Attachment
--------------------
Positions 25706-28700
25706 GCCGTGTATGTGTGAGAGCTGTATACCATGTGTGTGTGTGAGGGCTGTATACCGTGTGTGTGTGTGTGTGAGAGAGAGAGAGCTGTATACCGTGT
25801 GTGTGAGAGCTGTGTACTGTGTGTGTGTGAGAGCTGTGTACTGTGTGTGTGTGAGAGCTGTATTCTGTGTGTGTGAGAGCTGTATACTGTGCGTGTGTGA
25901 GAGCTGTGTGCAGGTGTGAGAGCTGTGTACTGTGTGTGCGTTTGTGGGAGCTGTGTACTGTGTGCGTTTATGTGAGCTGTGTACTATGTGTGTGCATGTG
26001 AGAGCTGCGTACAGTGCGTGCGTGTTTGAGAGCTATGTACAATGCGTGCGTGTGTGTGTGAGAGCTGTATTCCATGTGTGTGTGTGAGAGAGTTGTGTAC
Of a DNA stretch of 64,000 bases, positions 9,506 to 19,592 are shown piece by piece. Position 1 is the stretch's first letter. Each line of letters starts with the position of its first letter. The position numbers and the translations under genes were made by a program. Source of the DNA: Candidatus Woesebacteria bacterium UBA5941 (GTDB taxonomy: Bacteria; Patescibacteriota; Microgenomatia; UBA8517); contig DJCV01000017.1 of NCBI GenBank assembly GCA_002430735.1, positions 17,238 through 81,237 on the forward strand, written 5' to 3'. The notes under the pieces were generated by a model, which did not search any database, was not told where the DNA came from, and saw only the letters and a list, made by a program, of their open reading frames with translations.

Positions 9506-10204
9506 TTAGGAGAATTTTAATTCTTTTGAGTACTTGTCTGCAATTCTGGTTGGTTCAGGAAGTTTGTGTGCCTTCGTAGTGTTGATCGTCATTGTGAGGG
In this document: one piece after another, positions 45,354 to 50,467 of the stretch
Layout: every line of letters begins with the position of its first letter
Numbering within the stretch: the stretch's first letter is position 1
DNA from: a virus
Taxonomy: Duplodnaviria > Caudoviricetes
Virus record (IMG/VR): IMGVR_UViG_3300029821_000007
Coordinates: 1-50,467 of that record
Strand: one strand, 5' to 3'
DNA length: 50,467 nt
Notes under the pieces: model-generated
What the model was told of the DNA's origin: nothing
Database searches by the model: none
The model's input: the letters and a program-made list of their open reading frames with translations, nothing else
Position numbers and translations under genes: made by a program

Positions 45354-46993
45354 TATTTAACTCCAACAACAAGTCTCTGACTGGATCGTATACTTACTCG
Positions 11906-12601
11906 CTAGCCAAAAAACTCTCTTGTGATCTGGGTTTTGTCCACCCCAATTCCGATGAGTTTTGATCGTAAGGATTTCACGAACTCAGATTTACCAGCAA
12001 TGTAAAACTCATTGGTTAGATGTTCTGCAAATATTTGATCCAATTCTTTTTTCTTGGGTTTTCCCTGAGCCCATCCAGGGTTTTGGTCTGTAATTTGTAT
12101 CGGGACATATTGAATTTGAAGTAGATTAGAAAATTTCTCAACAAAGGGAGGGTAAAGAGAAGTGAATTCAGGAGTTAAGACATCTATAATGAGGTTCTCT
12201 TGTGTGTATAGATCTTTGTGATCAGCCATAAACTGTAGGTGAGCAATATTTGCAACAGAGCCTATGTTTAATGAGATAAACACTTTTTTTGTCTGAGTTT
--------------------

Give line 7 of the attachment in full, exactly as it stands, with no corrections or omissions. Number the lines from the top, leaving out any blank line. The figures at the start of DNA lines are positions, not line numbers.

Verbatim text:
Positions 9506-10204